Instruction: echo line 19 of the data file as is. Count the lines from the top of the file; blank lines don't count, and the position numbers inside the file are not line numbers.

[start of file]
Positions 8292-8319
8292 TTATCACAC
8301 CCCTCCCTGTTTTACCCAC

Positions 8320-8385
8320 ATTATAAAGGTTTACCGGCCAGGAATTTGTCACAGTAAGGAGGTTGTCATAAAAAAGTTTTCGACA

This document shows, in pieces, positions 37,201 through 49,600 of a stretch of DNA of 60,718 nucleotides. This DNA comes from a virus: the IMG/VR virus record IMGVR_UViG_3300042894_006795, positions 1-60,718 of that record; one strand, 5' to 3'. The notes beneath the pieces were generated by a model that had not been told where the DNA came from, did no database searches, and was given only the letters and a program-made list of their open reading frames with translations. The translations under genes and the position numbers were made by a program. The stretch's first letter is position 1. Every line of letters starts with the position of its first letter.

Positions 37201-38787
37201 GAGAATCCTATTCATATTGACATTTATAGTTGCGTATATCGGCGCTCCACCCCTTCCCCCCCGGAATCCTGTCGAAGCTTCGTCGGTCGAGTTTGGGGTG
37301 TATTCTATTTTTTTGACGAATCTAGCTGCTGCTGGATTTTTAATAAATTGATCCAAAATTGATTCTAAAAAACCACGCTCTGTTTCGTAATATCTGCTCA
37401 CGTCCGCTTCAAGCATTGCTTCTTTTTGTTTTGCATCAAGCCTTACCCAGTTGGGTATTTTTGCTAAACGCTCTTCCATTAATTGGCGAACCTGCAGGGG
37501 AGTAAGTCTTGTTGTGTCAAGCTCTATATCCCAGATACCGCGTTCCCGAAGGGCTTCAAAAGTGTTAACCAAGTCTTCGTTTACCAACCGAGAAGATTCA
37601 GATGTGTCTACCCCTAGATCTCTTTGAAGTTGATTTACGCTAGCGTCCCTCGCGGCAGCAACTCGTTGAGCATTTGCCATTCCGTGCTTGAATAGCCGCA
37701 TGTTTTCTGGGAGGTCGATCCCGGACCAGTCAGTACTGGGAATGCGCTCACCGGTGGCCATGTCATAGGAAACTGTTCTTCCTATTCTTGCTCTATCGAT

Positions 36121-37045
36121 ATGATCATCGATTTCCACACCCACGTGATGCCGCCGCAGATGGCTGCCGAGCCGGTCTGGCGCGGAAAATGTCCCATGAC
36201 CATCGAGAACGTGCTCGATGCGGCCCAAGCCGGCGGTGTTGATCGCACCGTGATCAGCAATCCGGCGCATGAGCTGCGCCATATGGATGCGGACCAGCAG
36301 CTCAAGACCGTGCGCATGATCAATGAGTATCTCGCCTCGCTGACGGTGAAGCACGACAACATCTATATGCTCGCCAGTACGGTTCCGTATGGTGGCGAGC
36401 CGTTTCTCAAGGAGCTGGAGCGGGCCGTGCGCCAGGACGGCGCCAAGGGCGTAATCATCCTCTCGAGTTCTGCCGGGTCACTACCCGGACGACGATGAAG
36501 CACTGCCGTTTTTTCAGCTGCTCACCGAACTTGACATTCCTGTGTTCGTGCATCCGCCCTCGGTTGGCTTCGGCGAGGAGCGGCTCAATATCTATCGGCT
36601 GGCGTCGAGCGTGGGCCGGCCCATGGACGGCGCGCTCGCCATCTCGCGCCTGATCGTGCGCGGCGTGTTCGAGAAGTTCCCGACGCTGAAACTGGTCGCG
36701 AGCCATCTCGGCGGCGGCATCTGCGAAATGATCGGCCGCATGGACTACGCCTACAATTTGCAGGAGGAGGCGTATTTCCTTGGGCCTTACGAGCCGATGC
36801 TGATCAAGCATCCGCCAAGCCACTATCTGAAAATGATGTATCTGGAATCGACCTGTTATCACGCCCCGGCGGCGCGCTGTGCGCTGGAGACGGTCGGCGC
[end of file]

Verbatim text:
36501 CACTGCCGTTTTTTCAGCTGCTCACCGAACTTGACATTCCTGTGTTCGTGCATCCGCCCTCGGTTGGCTTCGGCGAGGAGCGGCTCAATATCTATCGGCT